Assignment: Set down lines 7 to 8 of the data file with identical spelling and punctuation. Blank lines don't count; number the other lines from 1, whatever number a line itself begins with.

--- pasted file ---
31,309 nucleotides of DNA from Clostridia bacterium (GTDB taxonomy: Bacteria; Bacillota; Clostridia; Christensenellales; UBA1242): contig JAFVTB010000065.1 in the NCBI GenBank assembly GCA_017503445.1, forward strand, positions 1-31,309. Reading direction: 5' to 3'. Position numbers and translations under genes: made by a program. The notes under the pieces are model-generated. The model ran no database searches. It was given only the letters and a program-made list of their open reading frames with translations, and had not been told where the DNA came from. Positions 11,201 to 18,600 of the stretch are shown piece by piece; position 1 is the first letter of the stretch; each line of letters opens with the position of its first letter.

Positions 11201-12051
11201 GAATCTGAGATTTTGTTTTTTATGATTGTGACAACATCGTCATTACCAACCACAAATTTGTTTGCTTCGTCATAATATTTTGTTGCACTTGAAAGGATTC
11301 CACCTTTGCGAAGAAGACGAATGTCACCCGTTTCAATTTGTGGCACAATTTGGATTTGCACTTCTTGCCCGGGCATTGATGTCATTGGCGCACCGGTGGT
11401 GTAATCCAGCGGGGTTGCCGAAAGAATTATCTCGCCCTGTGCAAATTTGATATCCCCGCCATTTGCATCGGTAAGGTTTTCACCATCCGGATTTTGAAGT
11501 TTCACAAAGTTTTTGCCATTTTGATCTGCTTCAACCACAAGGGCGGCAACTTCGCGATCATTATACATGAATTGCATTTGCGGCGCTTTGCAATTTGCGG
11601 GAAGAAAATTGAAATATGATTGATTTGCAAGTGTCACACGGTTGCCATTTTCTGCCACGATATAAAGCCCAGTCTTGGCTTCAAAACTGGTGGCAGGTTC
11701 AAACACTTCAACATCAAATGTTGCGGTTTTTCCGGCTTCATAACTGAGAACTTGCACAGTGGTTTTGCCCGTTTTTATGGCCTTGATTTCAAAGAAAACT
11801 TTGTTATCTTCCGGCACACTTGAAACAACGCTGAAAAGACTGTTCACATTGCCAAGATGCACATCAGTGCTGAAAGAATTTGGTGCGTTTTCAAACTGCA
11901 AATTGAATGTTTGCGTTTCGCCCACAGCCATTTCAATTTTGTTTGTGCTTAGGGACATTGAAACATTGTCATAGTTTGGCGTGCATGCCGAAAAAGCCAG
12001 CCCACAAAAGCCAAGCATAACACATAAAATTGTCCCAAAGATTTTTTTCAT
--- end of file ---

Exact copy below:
11601 GAAGAAAATTGAAATATGATTGATTTGCAAGTGTCACACGGTTGCCATTTTCTGCCACGATATAAAGCCCAGTCTTGGCTTCAAAACTGGTGGCAGGTTC
11701 AAACACTTCAACATCAAATGTTGCGGTTTTTCCGGCTTCATAACTGAGAACTTGCACAGTGGTTTTGCCCGTTTTTATGGCCTTGATTTCAAAGAAAACT